From the Earth, Tar and Oil Paintings

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From the Earth, Tar and Oil Paintings

2525 Michigan Ave. A5
Santa Monica, CA 90404
November 18th, 2007 - January 10th, 2008
Opening: November 18th, 2007 6:30 PM - 9:30 PM

santa monica/venice
(310) 828-0211



Since September 11th, the art world has retreated into a kind of return to nature as a spiritual answer to the destruction for which we were not forewarned. Shirley Cannon’s works suggest the desultory complexity of nature alongside the underlying darkness. Cannon is an abstract artist who paints imagined forces of nature, large, mysterious, and loosely textured. She includes collage to show the visceral beauty of the earth, as well as it’s desecration. Cannon grew up in the coal mines of West Virginia. She was a coal miner’s daughter who left West Virginia at age seventeen, largely to escape the coal dust that permeated everything she saw and touched. Although she got away from the area, the coal has never left her and art has become about that place. She works with layers of Japanese rice paper glued onto mahogany panels, and then combines them with fibers, Fixall, various construction materials, varnish and oil. Sometimes a painting takes as long as two years to complete.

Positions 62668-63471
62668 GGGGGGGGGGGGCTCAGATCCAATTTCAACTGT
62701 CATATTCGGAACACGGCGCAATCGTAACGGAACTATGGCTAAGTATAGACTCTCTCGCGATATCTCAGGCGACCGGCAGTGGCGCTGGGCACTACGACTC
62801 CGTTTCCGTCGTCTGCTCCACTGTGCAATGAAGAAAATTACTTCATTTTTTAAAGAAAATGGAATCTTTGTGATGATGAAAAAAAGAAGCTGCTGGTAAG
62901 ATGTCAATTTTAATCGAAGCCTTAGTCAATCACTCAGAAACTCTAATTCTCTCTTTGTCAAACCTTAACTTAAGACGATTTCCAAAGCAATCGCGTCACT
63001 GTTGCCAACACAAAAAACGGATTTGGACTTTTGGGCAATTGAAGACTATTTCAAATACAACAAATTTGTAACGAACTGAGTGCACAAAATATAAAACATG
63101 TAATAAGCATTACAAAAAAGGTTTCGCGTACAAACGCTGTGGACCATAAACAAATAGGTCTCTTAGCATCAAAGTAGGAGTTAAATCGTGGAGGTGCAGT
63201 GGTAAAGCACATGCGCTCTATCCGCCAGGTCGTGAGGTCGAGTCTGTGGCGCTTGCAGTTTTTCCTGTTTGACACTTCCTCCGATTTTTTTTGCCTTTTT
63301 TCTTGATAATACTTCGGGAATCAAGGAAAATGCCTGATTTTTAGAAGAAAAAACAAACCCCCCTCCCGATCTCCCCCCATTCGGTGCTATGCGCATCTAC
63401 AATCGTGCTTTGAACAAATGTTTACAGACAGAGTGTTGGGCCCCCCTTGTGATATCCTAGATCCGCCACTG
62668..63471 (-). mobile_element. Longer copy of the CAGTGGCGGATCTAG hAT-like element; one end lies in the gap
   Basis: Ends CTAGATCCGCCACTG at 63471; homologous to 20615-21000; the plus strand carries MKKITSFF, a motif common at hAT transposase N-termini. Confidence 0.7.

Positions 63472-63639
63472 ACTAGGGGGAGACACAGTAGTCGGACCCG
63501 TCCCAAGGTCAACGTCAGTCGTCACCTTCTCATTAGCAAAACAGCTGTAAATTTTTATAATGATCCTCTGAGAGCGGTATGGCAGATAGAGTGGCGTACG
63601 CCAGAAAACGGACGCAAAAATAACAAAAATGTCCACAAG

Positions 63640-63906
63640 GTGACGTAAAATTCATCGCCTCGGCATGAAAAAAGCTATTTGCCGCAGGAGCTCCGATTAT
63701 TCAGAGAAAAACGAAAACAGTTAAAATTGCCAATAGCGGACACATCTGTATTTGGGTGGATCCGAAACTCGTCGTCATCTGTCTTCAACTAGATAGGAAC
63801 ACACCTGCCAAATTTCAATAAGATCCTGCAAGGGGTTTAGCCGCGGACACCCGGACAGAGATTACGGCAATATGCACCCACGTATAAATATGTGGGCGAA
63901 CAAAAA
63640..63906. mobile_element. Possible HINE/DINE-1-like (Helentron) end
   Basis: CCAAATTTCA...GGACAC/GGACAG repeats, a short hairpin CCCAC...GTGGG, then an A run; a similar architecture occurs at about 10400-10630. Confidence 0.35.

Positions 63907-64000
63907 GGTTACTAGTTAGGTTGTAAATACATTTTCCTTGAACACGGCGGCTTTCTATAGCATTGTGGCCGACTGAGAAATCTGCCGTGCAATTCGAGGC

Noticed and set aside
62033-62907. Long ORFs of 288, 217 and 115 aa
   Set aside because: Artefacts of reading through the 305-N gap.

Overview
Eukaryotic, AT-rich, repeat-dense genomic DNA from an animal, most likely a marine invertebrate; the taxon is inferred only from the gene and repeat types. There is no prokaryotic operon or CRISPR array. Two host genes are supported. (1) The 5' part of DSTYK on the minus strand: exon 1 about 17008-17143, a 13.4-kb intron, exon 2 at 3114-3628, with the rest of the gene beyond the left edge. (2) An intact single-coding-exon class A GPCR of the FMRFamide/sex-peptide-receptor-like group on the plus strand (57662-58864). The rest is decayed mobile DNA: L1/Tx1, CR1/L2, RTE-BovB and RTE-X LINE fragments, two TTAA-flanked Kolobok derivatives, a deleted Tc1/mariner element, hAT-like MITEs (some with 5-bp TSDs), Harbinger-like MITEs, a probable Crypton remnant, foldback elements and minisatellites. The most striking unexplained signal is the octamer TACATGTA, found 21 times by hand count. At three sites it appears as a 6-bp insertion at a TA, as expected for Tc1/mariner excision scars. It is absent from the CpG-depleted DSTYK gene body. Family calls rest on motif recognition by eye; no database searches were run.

“Amber Nest”, a huge triptych, completed in 2001, is a masterpiece. It is an amalgam of dark mahogany, swirling rusts and fiery reds, as with the others in the series, she starts with a body print of herself in coal dust and abstracts from there, merging form and gesture with a bravado rarely seen today. It’s almost like a stage setting for the beginning of the earth. “Bituminous Veins” done in 2002, is composed of oil, tar, paper and charcoal. It is slightly different from the others in that the primary color is green, perhaps a step forward in the new evolutionary chain. Straddling painting and collage, Shirley Cannon impressively mixes and matches sparkling glimpses of the moment of creation with the mysterious shadowy underside. She is a true practitioner in the tradition of magic. Cannon controls the spectator’s reaction to her work. This is the mark of a great painter.
--Molly Barnes

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